Practice-Based Psychotherapy Research
To Improve The Wellbeing Of Our Community
PPRNet Blog: February 2013
At the PPRNet conference in November 2012 over 100 psychotherapy clinicians, researchers, and educators were very keen to receive ongoing information about psychotherapy research that is practice-oriented and presented in an easily readable format. And so the PPRNet Blog was born.
About once a month I will review and summarize two or three published psychotherapy research articles. As part of the summary, I will highlight the practice implications of the research.
Because of copyright issues, we cannot post the full text of the articles, but we will provide a link to the abstract on the publisher's web site. I will also post the author's email address. Most authors are very happy to share their work. So if you want a copy of the article send the author an email with a request for a pdf or reprint.
At the bottom of each review you can post a comment, and comment on your colleagues' comments. I will update these as frequently as possible.
If you have ideas for an article to review or a topic you would like to see covered, please send me an email at firstname.lastname@example.org.
Giorgio A. Tasca
Fowler, J.C. (2012). Suicide risk assessment in clinical practice: Pragmatic guidelines for imperfect assessments, Psychotherapy, 49, 81-89.
The journal Psychotherapy regularly publishes Practice Reviews, which are clinician-friendly practical articles that are based on the best current evidence. Recently, James Fowler published a Practice Review on suicide risk assessment. The assessment, management, and treatment of suicidal patients are some of the most stressful events in clinical practice. However, there is very little that is clear in the evidence base to help clinicians to make accurate assessments about suicide risk. Assessing suicide risk factors tends to result in making an inordinate number of false-positive predictions (i.e., deciding that a patient will attempt suicide when in fact the patient will not attempt suicide). Making false positive suicide predictions might be seen by some as desirable because doing so represents a conservative course of action. However, a clinician acting as if a patient will suicide when he or she will not can lead to unintended negative consequences for the therapeutic alliance and for the patient’s future trust in health professionals. Fowler suggests an assessment approach in which efforts are made to enhance therapeutic alliance by negotiating a collaborative approach to assessing risk and understanding why thoughts of suicide are so compelling. The list of protective factors (e.g., supportive social contacts, religious beliefs, therapeutic contacts) and risk factors (e.g., past suicide attempts) based on the most current evidence are presented in the article in easy to read tables. Fowler also presents a list of clinician resources for suicide assessment and facts with handy web site addresses. For example, Fowler suggests the Suicide Assessment Five-step Evaluation and Triage (SAFE-T) that incorporates the risk and protective factors with the best evidence base.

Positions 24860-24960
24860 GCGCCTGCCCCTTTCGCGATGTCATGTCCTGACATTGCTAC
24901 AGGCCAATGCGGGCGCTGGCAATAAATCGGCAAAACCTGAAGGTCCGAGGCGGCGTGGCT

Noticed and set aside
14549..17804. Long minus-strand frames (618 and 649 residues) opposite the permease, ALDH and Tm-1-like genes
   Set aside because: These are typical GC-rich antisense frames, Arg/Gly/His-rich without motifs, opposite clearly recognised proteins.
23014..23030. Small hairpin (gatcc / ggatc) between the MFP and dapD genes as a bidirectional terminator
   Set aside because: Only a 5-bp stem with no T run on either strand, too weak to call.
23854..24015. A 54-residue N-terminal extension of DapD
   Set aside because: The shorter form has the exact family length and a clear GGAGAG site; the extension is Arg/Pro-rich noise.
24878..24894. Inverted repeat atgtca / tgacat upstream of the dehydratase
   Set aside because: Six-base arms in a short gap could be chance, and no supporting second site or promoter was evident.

Most methods of predicting suicide risk result in false positives (i.e., predicting suicide when suicide will not occur). Though conservative, a false positive prediction of suicide risk can have a negative impact on therapeutic alliance and patients’ future trust in health care providers. Evidence-based assessments of risk and protective factors may help. A free SAFE-T pocket guide is available to download at the Substance Abuse and Mental Health Services Administration (SAMHSA) web site: http://store.samhsa.gov/product/SMA09-4432.
View the What To Do When a Patient Might be Suicidal article abstract.
Author email: email@example.com
Town, J. M., Diener, M. J., Abbass, A., Leichsenring, F., Driessen, E., & Rabung, S. (2012). A meta-analysis of psychodynamic psychotherapy outcomes: Evaluating the effects of research-specific procedures. Psychotherapy, 49, 276-290.